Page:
The cliche of a week being a long time in football may appear lazy, but it aptly suits Chivas over the past seven days. The club has gone from being destroyed at home by bitter rivals Club America 4-0 last Sunday, to a morale-boosting 3-1 road win over Pachuca on Saturday to lift the club once again into the playoff spots.
In-between, Jose Luis "Guero" Real was removed from his post as manager, while former Mexico national team coach Ricardo La Volpe came in as the latest experiment to lift the club from its long slumber.
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The feeling around the club's fans on social networks is always volatile, but has been notable for its optimism in the aftermath of the Pachuca game. La Volpe's Chivas were hungrier against Los Tuzos, the most noticeable difference being the increased intensity and players pressing Pachuca high up the field.
In terms of formation, the Argentine played a loose 4-2-3-1, with Patricio "Pato" Araujo dropping into the defense to allow fullbacks Gerardo Rodriguez and Omar Esparza to push up when Chivas had the ball.
The other difference was with Carlos Fierro, who was freed of his role under Real as an out-and-out right-winger. The freer role nominally playing to the left of Aldo de Nigris suited the youngster and he scored the goal to put Chivas 2-1 up -- from a calm ball by De Nigris -- and was the boost of confidence that could see him become an increasingly important figure under La Volpe.
Exactly the same can be said for Giovani Hernandez, who netted the equalizer and was freed from some of his defensive responsibility by having Araujo and Israel Castro behind him.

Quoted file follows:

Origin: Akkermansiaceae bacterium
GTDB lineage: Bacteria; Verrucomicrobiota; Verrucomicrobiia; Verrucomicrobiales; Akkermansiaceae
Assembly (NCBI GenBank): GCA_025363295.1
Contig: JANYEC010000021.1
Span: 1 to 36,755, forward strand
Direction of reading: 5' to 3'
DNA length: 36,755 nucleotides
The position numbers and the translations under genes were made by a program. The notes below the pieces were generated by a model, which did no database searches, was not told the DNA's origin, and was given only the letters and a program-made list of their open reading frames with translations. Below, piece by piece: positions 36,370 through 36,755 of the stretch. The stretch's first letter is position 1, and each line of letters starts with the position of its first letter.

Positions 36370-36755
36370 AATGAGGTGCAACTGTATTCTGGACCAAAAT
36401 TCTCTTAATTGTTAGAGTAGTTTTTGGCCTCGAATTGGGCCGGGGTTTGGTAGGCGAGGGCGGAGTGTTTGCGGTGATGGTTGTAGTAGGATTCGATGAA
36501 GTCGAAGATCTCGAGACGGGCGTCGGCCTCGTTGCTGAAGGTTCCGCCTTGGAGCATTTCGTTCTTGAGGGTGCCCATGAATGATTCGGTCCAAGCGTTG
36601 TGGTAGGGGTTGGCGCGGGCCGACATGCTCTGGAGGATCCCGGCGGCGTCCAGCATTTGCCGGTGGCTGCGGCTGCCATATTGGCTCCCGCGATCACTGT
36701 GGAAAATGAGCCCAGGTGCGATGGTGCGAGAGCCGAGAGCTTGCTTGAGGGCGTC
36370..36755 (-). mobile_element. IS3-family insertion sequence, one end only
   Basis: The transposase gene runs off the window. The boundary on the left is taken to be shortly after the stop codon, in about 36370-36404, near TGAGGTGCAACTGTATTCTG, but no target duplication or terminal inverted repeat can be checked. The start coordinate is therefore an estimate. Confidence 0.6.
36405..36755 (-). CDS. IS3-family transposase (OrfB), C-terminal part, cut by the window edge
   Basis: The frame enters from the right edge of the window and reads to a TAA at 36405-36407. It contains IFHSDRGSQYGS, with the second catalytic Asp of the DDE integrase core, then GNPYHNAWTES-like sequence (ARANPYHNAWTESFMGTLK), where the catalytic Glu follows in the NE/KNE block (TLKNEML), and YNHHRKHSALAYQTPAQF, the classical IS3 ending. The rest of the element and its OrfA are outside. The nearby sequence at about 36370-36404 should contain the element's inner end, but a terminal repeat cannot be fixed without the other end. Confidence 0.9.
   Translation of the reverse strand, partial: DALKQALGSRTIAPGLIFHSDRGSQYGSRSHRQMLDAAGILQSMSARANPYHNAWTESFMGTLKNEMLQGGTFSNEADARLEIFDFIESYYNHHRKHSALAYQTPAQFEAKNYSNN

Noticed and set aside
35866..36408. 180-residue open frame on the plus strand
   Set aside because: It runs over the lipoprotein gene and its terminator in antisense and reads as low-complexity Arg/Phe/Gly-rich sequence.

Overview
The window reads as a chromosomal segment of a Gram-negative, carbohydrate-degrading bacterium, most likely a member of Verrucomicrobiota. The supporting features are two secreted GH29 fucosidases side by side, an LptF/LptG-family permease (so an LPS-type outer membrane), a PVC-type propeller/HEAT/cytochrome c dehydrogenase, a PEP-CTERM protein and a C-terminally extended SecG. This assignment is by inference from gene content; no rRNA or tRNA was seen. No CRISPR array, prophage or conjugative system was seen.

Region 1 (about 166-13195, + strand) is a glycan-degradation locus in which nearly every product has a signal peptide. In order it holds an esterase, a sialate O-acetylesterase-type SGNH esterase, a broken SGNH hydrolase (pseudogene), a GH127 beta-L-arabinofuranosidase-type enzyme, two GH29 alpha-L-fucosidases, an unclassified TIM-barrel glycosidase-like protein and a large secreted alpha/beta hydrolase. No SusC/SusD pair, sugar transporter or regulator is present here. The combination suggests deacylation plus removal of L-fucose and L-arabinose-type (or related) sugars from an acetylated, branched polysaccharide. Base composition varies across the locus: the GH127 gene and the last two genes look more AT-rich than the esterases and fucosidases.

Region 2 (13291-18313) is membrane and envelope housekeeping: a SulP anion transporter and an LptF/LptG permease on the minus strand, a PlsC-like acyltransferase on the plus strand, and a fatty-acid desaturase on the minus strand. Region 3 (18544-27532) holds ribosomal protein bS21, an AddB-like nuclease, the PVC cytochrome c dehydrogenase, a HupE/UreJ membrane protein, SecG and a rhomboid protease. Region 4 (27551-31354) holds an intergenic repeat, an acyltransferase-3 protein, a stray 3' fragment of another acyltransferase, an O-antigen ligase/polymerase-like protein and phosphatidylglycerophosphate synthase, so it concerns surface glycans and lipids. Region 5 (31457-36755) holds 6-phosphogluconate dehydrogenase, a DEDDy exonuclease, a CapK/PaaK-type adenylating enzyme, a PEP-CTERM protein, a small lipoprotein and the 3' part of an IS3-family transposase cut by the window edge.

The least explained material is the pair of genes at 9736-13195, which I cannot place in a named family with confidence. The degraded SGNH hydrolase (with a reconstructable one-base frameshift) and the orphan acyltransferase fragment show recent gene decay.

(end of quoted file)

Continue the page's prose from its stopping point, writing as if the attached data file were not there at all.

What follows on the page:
Youngster David "Avion" Ramirez was also handed the start and added a more direct style to Chivas' play down the right. There is obviously still a long way to go, but the players will already realize that La Volpe is serious.
Since taking over officially on Wednesday, the training sessions have been up to three hours long and La Volpe has been repeating plays again and again until they become second nature to players. On Thursday, a string of local media outlets had been given interview slots after training. On seeing the number, La Volpe complained.
"There is much work to do, I've got videos to watch," lamented the former Boca Juniors coach. Eventually, La Volpe agreed to talk to them all, but as a group, not individually.
The obsessive work-a-holic is back in Mexican soccer and probably knows it is his last chance of controlling a big club after a string of disappointments in his career since the 2006 World Cup. The Argentine looks determined not to let it slip through his fingers and, once again, change has brought a wave of optimism to Guadalajara.